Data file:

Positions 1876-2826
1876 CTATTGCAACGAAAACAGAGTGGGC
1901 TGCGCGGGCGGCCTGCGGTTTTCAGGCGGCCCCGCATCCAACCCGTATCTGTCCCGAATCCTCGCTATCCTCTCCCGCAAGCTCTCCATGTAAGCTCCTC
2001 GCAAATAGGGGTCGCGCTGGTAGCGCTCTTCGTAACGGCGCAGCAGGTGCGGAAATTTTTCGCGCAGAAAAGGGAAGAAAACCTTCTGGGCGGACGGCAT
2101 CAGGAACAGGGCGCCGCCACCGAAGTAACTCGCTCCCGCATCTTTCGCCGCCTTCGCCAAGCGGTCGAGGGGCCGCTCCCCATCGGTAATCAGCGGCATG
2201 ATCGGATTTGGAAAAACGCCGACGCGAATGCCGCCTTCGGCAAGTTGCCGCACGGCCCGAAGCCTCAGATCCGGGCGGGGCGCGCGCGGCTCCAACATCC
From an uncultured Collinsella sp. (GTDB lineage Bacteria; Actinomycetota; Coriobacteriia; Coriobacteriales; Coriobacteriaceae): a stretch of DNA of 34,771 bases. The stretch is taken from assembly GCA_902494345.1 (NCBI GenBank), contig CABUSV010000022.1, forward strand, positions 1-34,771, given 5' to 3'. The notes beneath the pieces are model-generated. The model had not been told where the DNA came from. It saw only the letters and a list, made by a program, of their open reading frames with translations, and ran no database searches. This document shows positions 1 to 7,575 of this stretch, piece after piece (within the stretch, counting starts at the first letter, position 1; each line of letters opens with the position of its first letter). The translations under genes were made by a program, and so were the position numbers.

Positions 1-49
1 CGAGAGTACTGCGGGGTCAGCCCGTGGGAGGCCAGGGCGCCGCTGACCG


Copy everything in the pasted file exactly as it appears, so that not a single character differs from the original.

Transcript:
Positions 1876-2826
1876 CTATTGCAACGAAAACAGAGTGGGC
1901 TGCGCGGGCGGCCTGCGGTTTTCAGGCGGCCCCGCATCCAACCCGTATCTGTCCCGAATCCTCGCTATCCTCTCCCGCAAGCTCTCCATGTAAGCTCCTC
2001 GCAAATAGGGGTCGCGCTGGTAGCGCTCTTCGTAACGGCGCAGCAGGTGCGGAAATTTTTCGCGCAGAAAAGGGAAGAAAACCTTCTGGGCGGACGGCAT
2101 CAGGAACAGGGCGCCGCCACCGAAGTAACTCGCTCCCGCATCTTTCGCCGCCTTCGCCAAGCGGTCGAGGGGCCGCTCCCCATCGGTAATCAGCGGCATG
2201 ATCGGATTTGGAAAAACGCCGACGCGAATGCCGCCTTCGGCAAGTTGCCGCACGGCCCGAAGCCTCAGATCCGGGCGGGGCGCGCGCGGCTCCAACATCC
From an uncultured Collinsella sp. (GTDB lineage Bacteria; Actinomycetota; Coriobacteriia; Coriobacteriales; Coriobacteriaceae): a stretch of DNA of 34,771 bases. The stretch is taken from assembly GCA_902494345.1 (NCBI GenBank), contig CABUSV010000022.1, forward strand, positions 1-34,771, given 5' to 3'. The notes beneath the pieces are model-generated. The model had not been told where the DNA came from. It saw only the letters and a list, made by a program, of their open reading frames with translations, and ran no database searches. This document shows positions 1 to 7,575 of this stretch, piece after piece (within the stretch, counting starts at the first letter, position 1; each line of letters opens with the position of its first letter). The translations under genes were made by a program, and so were the position numbers.

Positions 1-49
1 CGAGAGTACTGCGGGGTCAGCCCGTGGGAGGCCAGGGCGCCGCTGACCG